The Knoxville News Sentinel
MILWAUKEE — This time MTSU is a stylish pick in the world of NCAA tournament forecasting, and shocked faces will be few if the Blue Raiders beat Minnesota in the first round of the NCAAtournament.
The only thing that would surprise me is if Thursday’s 4 p.m. game at BMO Harris Bradley Center doesn’t come down to a few plays at the very end. If the Golden Gophers make them, it will not change the fact that this was an extraordinary MTSU team, finishing 30-5 while playing all season under the pressure of producing a sequel to last year’s NCAA glory.
And if the Blue Raiders make them?
Well, then we can really start talking.
About a chance at the first Sweet Sixteen in school history. About the kind of free publicity that MTSU would have to spend hundreds of millions to buy.
About the two words coach Kermit Davis keeps using to describe his vision: “national program.” And yes, possibly about someone trying to poach that coach – the open LSU job is a natural fit for Davis, and NCAA tournament success is an intoxicant for athletic directors on the hunt.
If the Blue Raiders follow up last year’s epic first-round upset of Michigan State with another NCAA win, then we can start talking about Butler. Not just because MTSU probably would play Butler in Saturday’s second round.
Also because MTSU wants to be Butler.
“That’s something you always talk about and point toward,” MTSU athletic director Chris Massaro said.
Butler, a small private school in Indianapolis, estimated that the publicity from its 2010 NCAA run – which ended with a loss to Duke in the title game – would have cost $639 million to buy. To put that in perspective, MTSU’s annual athletics budget is $25 million.
And Massaro and his staff figured last year’s win over Michigan State alone created at least $10 million in free publicity. In the hours following that shocker in St. Louis, Massaro said, MTSU was getting about 18,000 social media mentions every 30 seconds.
A loss to Syracuse in the second round kept the Blue Raiders out of the Sweet Sixteen in Chicago, which would have meant a week of intense national attention and brand enhancement. But in the season that followed, average attendance for home games at Murphy Center went up 14 percent (from 5,184 to 5,909). Davis said 3,000 MTSU fans showing up for last week’s Conference USA tournament in Birmingham was a “big step” in the building process.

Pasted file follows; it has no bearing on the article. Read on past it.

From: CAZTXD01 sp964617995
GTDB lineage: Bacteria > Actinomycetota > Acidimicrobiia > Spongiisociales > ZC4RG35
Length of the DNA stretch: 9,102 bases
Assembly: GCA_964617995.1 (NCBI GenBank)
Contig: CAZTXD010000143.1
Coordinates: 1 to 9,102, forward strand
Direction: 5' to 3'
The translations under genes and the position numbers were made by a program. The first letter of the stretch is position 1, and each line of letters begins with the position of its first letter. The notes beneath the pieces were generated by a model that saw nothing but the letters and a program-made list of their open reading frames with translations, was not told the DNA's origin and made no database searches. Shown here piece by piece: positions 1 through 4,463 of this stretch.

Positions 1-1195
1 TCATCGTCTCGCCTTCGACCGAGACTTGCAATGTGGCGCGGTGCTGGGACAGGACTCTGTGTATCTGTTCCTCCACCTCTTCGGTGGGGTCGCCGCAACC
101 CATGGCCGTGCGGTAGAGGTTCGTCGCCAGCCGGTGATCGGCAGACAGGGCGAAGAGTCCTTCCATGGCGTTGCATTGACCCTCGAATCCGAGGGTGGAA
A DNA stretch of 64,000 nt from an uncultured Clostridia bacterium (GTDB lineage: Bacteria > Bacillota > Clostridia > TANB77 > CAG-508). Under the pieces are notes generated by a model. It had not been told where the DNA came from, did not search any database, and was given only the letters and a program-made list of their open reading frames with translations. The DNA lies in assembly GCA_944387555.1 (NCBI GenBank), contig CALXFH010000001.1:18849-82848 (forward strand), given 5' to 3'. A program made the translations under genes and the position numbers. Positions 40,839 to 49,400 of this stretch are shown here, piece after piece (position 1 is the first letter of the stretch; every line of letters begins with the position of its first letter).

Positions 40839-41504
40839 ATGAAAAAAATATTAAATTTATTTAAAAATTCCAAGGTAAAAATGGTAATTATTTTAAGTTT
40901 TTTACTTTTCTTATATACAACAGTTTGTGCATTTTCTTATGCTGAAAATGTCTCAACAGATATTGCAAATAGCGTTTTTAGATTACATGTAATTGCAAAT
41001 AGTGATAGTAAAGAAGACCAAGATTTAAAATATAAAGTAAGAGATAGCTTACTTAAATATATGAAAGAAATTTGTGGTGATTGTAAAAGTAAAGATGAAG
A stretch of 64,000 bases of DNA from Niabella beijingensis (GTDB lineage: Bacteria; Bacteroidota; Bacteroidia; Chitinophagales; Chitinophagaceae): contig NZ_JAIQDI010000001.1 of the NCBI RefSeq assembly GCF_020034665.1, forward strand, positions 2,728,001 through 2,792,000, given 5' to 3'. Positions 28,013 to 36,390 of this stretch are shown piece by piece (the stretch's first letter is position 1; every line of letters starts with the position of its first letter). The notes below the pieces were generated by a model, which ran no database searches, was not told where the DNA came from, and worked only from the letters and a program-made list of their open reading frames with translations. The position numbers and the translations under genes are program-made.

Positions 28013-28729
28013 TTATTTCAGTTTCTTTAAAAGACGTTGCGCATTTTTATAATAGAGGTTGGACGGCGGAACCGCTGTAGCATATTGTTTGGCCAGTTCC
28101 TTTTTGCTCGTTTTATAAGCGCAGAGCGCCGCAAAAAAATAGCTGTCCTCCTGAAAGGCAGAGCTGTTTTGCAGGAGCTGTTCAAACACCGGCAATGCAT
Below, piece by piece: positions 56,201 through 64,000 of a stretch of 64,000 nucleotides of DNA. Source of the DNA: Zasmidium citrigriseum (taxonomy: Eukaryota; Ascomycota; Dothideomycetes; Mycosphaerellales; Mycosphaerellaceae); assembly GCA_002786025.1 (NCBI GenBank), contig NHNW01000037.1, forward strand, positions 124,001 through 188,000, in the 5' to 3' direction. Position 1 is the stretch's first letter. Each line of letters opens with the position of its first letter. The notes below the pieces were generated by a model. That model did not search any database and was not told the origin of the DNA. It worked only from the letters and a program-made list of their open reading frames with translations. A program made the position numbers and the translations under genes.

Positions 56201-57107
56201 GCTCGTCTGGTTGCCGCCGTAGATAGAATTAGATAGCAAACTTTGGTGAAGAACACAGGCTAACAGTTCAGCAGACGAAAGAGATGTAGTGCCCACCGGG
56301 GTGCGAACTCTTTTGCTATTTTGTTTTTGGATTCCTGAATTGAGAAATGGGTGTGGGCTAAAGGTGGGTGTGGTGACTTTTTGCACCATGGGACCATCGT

The Blue Raiders have so much more recruiting clout now that “it’s not even close,” Davis said.
“And applications to the school are up 15 percent,” Massaro said. “I don’t know if I’d attribute that all to basketball,but that’s significant.” So is the opportunity at hand. MTSU senior star Reggie Upshaw said he wants this program to become one of those “mid-major teams that are known nationally,” with Wichita State, VCU and Gonzaga joining Butler as prime examples of programs from smaller conferences with wide reach.
“You can make the argument that this year is even bigger than last year in some ways,” Massaro said. “If we can win again, it validates last year in the minds of some people nationally.
Then you start getting more respect.”
Then maybe more teams from power conferences such as the SEC and ACC will agree to schedule games with MTSU. Scheduling is always a problem at this level, and a bad season for CUSA hurt the Blue Raiders and resulted in them getting just a No. 12 seed in the tournament despite a 30-4 record.
Switching to a stronger conference could be part of the process from here.
That’s what Butler, a No. 4 seed in this tournament, did on the way to becoming a perennial college basketball power. The Bulldogs moved up from the Atlantic 10 to the Big East in 2013.
They’ve also consistently hired head coaches from within and have survived the departure – also in 2013 – of star coach Brad Stevens to the Boston Celtics. MTSU could be in that position soon.
I asked Davis about the LSU job and he pointed out that he just signed an eight-year deal (for $565,000 a year plus bonuses) and added: “I’m totally committed to seeing this thing through to the national level.”
But he would have to take a long look if approached by LSU, where he was an assistant for five years before taking over at MTSU in 2002. You’re talking about triple the salary, massive program resources and no more scheduling or exposure headaches.
And LSU should look at Davis, regardless of what happens in this tournament. You’re talking about a guy who has gone 153-53 in the past six years while graduating 52 straight players.
MTSU coach Kermit Davis (right) directs his team during practice Wednesday at BMO Harris Bradley Center in Milwaukee.
MARK HOFFMAN USA TODAY NETWORK